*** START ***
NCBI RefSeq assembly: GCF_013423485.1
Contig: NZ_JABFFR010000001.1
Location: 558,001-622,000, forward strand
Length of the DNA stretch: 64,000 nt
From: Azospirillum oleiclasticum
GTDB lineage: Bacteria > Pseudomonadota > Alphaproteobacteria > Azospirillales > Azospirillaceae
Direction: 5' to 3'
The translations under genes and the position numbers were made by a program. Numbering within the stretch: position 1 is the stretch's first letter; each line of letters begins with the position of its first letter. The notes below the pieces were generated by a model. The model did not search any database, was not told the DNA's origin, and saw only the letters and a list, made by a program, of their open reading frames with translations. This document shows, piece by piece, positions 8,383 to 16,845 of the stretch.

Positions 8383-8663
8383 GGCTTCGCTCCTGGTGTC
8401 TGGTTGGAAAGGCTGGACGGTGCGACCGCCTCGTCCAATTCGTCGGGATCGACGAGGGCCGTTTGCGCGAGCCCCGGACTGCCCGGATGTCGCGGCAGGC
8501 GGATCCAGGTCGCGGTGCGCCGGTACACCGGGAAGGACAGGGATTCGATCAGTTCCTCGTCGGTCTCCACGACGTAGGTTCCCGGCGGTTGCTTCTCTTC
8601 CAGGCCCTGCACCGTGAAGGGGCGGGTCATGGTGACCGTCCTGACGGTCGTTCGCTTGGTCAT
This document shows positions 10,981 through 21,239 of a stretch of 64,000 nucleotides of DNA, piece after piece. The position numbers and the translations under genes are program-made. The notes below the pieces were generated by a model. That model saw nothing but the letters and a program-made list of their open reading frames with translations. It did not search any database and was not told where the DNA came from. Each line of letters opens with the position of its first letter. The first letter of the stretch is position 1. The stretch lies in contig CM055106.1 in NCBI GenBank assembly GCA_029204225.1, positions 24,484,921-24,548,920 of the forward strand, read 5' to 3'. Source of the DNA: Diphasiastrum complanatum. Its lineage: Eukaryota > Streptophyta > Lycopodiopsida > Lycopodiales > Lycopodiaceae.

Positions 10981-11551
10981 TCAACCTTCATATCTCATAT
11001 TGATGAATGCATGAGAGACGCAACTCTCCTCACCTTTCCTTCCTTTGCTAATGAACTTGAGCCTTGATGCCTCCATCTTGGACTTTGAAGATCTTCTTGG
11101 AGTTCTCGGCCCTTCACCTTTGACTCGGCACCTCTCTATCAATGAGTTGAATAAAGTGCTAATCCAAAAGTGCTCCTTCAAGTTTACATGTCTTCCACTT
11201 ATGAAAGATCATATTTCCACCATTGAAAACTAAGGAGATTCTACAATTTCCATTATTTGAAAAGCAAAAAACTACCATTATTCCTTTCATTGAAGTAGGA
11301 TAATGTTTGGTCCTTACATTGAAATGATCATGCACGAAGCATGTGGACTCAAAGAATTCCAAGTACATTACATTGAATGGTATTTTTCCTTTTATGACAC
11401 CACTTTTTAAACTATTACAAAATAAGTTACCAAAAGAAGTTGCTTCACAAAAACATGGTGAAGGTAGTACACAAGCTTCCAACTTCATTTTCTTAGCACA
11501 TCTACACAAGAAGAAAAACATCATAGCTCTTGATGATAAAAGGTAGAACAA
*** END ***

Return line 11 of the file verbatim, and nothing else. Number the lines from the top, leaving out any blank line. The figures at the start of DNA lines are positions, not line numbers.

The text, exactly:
8401 TGGTTGGAAAGGCTGGACGGTGCGACCGCCTCGTCCAATTCGTCGGGATCGACGAGGGCCGTTTGCGCGAGCCCCGGACTGCCCGGATGTCGCGGCAGGC